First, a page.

New U-M study examines the dietary habits of America's elderly
ANN ARBOR---America's elderly consume at least the recommended dietary allowances of iron, zinc and magnesium, but the use of nutritional supplements and drugs commonly used by the elderly can offset the balance of these important nutrients, a new University of Michigan School of Public Health study shows.
The study by Srimathi Kannan, a visiting assistant professor of environmental and industrial health, examined the intake of iron, zinc, copper and magnesium of 2,170 Americans aged 65-90. Kannan and colleagues examined the micronutrient (also known as trace minerals) intake of senior citizens enrolled in the U.S. Department of Agriculture Continuing Survey of Food Intakes of Individuals (1994-96).
"No diet stands alone," Kannan said. "The elderly should consume a varied and diverse diet and consume nutritional supplements when necessary. Micronutrients are just as important as other nutrients. Being conscious of the need to maintain a healthy balance of iron, zinc, copper and magnesium is especially important for seniors who must contend with other health factors."
Kannan will present her findings on April 18 at "Experimental Biology '99," the annual conference of the Federation of American Societies for Experimental Biology in Washington, D.C. Her presentation is titled, "Trace Mineral Intakes in the U.S. Elderly: Association with Diet Quality Indices."
Although recommended in very small quantities, micronutrients are essential for good health. Iron, for example, prevents anemia, helps correct memory deficits and is believed to play a role in boosting the immune system. Zinc is believed to enhance immunity and reduce the risk of respiratory infections that can lead to colds. It can also help restore impaired senses, such as the ability to taste and smell.
Magnesium can help prevent cardiovascular disease and can help maintain the balance of calcium and potassium in the body. Copper is believed to reduce the risk of cardiovascular disease, osteoporosis and anemia. Together, the four micronutrients are instrumental in reducing the risk of morbidity in later years.
The U.S government recommends adults consume 10 mg of iron daily; and 15 mg of zinc daily for men and 12 mg for women; and 420 mg (Dietary Reference Intake) of magnesium daily for men and 320 mg for women. The government does not currently have recommended daily allowances for copper, but a safe dietary allowance of copper is considered 1.5-3 mg daily.
Study participants consumed 139 percent of the recommended amount for iron, 70 percent of the recommended allowance for zinc and 79 percent of the recommended amount of magnesium. They consumed 45 percent of the amount considered necessary for copper. Those figures are based on food-based intakes only. It does not include the use of nutritional supplements.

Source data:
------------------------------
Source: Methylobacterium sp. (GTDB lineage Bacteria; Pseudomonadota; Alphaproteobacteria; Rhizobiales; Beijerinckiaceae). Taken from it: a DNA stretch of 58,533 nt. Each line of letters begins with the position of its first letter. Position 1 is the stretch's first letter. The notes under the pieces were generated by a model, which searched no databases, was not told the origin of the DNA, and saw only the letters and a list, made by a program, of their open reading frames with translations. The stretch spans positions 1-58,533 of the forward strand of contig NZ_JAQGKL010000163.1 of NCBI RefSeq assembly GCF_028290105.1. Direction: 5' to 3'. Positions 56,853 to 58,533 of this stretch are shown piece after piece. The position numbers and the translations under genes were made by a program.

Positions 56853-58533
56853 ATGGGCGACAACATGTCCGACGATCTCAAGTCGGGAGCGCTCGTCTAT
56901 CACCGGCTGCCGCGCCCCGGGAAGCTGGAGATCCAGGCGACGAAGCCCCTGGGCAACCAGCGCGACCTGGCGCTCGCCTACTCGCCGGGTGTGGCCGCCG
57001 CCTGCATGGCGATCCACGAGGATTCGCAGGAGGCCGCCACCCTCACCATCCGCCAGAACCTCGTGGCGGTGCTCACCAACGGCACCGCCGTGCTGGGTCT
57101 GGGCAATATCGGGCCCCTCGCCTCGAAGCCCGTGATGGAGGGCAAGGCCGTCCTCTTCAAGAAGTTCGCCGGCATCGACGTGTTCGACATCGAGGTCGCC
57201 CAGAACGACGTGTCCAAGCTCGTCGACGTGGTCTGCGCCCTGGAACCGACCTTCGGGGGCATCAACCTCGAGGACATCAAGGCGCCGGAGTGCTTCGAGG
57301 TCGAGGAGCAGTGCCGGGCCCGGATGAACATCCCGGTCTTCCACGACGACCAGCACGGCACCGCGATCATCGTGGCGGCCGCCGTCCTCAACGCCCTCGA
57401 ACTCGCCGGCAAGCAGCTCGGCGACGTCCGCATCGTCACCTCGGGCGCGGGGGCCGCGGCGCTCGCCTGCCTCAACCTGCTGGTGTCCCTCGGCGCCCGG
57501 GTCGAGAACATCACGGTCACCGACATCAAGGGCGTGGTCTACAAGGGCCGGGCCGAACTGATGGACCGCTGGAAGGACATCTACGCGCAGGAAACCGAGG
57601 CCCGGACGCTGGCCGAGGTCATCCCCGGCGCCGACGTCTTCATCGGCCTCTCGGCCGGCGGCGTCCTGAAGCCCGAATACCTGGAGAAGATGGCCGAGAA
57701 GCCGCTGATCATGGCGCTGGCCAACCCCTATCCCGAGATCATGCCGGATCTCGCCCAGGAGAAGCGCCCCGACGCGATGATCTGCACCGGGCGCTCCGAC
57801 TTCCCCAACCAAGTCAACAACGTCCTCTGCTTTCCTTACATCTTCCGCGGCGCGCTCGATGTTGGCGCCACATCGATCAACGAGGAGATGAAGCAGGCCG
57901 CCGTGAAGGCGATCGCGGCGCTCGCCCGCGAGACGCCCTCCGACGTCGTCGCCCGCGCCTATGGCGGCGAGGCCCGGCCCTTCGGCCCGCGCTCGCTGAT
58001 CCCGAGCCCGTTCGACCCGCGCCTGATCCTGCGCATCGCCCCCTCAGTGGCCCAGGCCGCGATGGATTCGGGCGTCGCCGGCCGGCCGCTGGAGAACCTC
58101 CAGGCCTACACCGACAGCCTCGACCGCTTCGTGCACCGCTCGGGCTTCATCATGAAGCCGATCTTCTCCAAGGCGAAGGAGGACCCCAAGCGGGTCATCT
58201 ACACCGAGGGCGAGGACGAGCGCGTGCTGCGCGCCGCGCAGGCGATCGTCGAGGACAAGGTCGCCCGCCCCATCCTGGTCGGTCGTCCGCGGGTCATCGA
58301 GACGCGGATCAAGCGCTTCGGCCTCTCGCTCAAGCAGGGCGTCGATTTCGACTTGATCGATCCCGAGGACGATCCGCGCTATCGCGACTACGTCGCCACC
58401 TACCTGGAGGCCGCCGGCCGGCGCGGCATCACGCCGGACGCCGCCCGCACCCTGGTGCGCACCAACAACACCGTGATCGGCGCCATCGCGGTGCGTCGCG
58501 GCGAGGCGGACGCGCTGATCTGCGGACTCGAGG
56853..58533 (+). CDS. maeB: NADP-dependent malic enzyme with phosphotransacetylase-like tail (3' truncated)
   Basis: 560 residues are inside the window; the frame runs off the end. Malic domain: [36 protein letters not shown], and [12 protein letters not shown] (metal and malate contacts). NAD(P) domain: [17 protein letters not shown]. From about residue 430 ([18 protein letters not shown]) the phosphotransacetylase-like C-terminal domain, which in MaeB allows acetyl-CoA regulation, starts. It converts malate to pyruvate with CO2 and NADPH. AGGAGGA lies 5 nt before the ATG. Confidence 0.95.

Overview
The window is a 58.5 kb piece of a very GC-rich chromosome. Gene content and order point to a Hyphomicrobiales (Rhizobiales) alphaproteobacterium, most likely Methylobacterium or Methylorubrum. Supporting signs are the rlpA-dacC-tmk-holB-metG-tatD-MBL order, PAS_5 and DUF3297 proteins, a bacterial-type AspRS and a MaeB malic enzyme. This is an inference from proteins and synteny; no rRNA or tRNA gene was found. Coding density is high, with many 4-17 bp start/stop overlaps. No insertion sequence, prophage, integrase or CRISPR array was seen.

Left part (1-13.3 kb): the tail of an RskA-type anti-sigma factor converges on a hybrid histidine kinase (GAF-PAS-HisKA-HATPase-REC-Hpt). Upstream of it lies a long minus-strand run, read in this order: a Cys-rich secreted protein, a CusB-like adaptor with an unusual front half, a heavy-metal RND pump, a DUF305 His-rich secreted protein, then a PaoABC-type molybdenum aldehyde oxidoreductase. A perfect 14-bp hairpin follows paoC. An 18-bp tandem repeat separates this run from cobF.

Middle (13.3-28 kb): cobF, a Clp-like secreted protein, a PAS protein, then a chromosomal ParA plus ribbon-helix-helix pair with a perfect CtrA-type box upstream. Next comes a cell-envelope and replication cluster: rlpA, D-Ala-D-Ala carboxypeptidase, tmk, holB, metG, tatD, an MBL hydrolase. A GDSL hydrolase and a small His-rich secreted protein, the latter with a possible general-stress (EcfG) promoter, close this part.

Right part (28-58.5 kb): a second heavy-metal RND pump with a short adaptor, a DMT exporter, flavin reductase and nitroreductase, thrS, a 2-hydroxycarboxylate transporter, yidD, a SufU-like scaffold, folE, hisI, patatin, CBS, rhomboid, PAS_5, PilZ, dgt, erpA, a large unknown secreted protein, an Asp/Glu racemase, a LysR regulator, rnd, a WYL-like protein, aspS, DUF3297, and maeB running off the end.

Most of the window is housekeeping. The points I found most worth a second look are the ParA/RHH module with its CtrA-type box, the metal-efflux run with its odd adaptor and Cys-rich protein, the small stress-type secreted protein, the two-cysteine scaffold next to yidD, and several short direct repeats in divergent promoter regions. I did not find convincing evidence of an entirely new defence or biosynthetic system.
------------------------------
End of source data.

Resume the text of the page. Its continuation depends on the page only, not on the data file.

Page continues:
Consuming iron exclusively from meat as opposed to plant sources for prolonged periods of time, can place older adults at risk for toxicity, which is one reason why adults should consume a diverse diet rich in varied mineral sources, Kannan said.
"It's not the diet by itself, but it's what's going on from the time you buy the food, from the time you start cooking it to the time it reaches your lips. For example, soybeans are low in zinc, but zinc from soy sauce absorbs better. So it's very important that the elderly look at the whole picture," Kannan said.
Other surveys indicate that one-third to two-thirds of the elderly regularly take vitamin mineral supplements, which should be taken between meals to optimize iron intake from supplements. How well your body absorbs the supplements depends on other foods and supplements consumed, Kannan said. For example, consuming supplements with tea or coffee can inhibit the absorption of iron.
Even if seniors are consuming the recommended dietary allowance of the four micronutrients, other factors commonly associated with the elderly can affect how well micronutrients are absorbed.
For example, drugs commonly prescribed to older Americans, such as Cholestyrmaine, which is used to lower blood cholesterol, can reduce iron absorption. Also, long-term use of antacids can cause copper deficiency.
"While the need for calories decreases with age, the vitamin and mineral needs remain the same as in the 20s and 30s. The older adult should be advised to consume a nutrient-dense diet to fulfill micronutrient needs," Kannan said.
Kannan is currently working with David M. Hamby, U-M assistant professor of environmental and industrial health, who is testing a technique that uses a nuclear reactor to trace micronutrient absorption in processed foods. The new technique will speed up the research process by months.
"Besides speeding up the research process, it is expected that this will provide mineral researchers with a user- friendly, radiologically efficient tool to trace mineral absorption from foods, natural and processed," Hamby said.
The following food portion sizes are recommended for meeting the micronutrient needs of the elderly.
Kannan's conference presentation is co-authored by Berdine Martin and Connie Weaver of Purdue University.
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The above post is reprinted from materials provided by University Of Michigan. Note: Materials may be edited for content and length.
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